“The parties have no interest in efficiently and expeditiously resolving this dispute; they instead are using this and similar litigation worldwide as a business strategy that appears to have no end,” U.S. District Judge Robert Scola in Miami said in an order dated yesterday. “That is not a proper use of this court.”

“Without a hint of irony, the parties now ask the court to mop up a mess they made by holding a hearing to reduce the size and complexity of the case,” he wrote. “The court declines this invitation.”

The result is Apple and Google will now have a four month period to narrow their claims related to the case that now includes over 180 claims for 12 patents. Bloomberg notes that Scola said the case currently includes “disputes over the meaning of more than 100 terms,” and that the case would be put on hold until the disputes are resolved if the two companies are unable to come up with a solution before the four month timeframe expires… expand full story

settlement Stories April 17, 2012

According to a report from Foss Patents (and confirmed by Reuters), Apple Chief Executive Officer Tim Cook and Samsung Chief Executive Officer Gee-Sung Choi will meet within the next 90 days for settlement talks over ongoing patent disputes. Judge Lucy Koh, who is presiding over the two cases in California, initiated the meeting after ordering the companies to submit their CEOs and legal counsels to an Alternative Dispute Resolution.

“As directed by the Court, Apple and Samsung are both willing to participate in a Magistrate Judge Settlement Conference with Judge Spero as mediator. At Apple, the chief executive officer and general counsel are the appropriate decision-makers, and they will represent Apple during the upcoming settlement discussions. At Samsung, the chief executive officer and general counsel are also the appropriate decision-makers, and they will represent Samsung during these settlement discussions.”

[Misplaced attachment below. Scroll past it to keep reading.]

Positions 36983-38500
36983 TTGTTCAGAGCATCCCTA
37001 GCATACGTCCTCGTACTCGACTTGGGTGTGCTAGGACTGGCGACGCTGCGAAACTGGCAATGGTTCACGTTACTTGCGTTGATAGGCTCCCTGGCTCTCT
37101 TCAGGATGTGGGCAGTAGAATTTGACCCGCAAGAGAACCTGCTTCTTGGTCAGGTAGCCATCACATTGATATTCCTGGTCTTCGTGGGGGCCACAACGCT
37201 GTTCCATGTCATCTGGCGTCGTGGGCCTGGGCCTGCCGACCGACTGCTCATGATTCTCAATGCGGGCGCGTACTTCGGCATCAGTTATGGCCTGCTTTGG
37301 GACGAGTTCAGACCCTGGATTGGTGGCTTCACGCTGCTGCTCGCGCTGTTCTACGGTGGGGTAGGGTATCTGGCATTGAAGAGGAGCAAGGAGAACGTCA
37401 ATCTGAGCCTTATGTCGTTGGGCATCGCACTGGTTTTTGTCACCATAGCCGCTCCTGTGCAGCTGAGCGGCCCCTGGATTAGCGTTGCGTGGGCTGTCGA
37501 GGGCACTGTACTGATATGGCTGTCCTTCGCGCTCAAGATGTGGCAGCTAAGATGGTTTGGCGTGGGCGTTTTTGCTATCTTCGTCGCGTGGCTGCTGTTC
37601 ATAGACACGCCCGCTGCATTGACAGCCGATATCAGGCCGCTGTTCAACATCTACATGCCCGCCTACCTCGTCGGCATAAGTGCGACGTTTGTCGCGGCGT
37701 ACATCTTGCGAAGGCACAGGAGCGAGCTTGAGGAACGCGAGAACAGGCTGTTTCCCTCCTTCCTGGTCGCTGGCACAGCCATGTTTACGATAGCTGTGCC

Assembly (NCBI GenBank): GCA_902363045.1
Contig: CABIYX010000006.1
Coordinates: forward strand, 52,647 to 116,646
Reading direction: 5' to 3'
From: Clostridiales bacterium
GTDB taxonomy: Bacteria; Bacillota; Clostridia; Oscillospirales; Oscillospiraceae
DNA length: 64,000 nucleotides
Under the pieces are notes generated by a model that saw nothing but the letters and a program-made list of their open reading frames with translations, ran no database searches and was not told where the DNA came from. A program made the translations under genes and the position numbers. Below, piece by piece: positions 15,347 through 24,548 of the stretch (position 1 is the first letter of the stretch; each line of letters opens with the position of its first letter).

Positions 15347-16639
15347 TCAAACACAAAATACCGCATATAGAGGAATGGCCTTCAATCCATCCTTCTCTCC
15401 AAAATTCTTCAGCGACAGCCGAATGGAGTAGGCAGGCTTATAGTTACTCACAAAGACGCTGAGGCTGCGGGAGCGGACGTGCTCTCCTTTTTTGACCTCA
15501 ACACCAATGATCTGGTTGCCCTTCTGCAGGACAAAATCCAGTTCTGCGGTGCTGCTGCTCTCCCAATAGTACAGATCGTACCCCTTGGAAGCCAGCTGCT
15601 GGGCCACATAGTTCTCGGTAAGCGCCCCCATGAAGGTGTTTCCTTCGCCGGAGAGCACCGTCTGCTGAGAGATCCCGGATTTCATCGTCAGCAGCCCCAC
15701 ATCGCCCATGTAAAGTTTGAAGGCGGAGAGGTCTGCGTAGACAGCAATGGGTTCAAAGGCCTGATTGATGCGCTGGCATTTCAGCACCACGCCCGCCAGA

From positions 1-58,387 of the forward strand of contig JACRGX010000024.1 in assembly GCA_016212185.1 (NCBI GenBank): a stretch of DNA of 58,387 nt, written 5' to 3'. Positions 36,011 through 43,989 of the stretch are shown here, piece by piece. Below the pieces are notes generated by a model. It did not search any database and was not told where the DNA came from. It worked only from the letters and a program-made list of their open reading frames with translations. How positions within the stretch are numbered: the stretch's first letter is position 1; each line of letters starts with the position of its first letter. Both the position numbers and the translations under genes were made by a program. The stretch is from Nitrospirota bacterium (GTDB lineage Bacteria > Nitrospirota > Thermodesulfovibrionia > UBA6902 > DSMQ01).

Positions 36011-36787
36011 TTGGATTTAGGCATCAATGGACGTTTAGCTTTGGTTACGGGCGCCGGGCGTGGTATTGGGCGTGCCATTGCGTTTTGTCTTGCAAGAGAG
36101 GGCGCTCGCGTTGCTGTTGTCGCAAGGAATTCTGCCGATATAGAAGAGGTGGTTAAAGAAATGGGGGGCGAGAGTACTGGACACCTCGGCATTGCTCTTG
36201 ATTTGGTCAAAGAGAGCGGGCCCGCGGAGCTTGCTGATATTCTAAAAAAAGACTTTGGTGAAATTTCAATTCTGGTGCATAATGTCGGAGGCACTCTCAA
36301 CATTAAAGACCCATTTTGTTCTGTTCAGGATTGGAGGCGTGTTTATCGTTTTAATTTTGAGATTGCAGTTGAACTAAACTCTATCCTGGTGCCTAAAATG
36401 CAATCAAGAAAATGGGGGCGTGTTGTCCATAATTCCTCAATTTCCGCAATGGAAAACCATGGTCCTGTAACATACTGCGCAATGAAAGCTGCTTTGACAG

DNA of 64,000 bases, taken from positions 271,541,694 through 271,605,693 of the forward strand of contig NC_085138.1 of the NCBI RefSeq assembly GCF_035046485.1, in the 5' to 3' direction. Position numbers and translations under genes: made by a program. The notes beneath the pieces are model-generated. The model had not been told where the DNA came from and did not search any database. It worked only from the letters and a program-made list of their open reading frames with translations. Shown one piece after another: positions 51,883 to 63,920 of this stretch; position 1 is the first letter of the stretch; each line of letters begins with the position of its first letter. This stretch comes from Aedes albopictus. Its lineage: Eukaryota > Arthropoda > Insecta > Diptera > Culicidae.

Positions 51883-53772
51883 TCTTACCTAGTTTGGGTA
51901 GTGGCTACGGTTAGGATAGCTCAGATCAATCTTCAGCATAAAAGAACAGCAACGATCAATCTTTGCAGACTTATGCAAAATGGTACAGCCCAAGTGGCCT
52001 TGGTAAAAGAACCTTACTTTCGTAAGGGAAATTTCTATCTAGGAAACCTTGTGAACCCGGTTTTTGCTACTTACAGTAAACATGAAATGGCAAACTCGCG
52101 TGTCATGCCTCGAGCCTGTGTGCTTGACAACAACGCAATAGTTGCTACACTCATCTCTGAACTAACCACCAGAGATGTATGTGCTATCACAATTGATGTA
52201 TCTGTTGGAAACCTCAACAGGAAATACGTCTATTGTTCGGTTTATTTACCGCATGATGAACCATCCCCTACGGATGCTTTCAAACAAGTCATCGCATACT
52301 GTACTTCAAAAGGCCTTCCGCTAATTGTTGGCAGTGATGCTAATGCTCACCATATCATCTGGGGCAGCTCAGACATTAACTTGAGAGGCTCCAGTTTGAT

The report called the talks “semi-voluntary,” because the companies did not have to submit to the Alternative Dispute Resolution. However, as pointed out by Foss Patents, “if only one of them had made the CEO available, the other one would have appeared to be less than constructive.” Apple and Samsung executives will meet in San Francisco with U.S. Magistrate Judge Joseph C. Spero sometime over the next three months: expand full story

settlement Stories March 28, 2012

Stemming from a lawsuit in 2010 where Oracle claimed Google was infringing on its Java-related patents with Android, a court document today reveals Oracle rejected Google’s offer to pay a percentage of Android revenue if the alleged patent infringement is proven in court. Reuters reported:

Google proposed to pay Oracle a percentage of Android revenue if Oracle could prove patent infringement of the mobile operating technology at an upcoming trial, but Oracle rebuffed the offer as too low, according to a court filing late on Tuesday.

As for Google’s offer, Reuters said the company would give approximately $2.8 million in damages to cover 2011, and a future 0.5-percent royalty of Android revenue for one patent that will expire in December. A second patent included in the case would provide Oracle with an additional 0.015-percent until it expires in April 2018. According to the court document, Oracle is holding out for a possible injunction: